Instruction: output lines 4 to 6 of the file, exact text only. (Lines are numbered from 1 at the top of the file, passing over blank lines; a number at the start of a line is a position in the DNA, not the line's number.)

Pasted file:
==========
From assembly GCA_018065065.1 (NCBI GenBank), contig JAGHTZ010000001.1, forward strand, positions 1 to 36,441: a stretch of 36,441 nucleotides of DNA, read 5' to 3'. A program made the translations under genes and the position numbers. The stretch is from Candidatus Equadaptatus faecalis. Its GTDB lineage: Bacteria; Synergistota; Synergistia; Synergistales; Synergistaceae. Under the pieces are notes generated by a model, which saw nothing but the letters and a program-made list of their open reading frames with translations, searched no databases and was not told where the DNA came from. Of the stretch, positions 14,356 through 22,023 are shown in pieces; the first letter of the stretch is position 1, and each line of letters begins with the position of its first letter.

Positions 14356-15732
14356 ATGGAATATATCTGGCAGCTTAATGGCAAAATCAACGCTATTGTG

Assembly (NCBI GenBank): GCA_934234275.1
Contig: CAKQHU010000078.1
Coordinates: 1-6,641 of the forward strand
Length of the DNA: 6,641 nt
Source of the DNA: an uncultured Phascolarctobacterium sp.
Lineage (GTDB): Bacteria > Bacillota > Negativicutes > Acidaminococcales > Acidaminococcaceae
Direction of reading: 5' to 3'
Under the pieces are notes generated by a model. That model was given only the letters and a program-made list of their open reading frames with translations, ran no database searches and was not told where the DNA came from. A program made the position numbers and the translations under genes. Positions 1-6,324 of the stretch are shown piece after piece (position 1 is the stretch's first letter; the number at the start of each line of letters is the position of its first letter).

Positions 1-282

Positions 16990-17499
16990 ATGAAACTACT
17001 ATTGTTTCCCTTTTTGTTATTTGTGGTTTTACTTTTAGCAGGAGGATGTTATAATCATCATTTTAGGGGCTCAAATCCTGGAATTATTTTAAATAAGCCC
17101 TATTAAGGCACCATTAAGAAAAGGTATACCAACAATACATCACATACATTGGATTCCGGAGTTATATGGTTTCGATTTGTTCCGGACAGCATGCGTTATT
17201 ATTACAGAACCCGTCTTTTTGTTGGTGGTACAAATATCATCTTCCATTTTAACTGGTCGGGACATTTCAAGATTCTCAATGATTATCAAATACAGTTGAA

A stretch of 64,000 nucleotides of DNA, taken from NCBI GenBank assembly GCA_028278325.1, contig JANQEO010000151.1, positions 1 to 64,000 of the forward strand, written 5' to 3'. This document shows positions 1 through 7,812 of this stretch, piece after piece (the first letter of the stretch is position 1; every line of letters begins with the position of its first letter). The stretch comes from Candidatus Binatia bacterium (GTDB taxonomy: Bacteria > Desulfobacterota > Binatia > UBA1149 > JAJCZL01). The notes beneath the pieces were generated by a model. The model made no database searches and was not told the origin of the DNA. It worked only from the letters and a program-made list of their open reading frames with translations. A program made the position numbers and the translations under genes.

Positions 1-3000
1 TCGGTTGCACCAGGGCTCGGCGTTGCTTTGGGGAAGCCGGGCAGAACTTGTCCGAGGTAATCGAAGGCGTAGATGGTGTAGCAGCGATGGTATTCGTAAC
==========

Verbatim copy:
Assembly (NCBI GenBank): GCA_934234275.1
Contig: CAKQHU010000078.1
Coordinates: 1-6,641 of the forward strand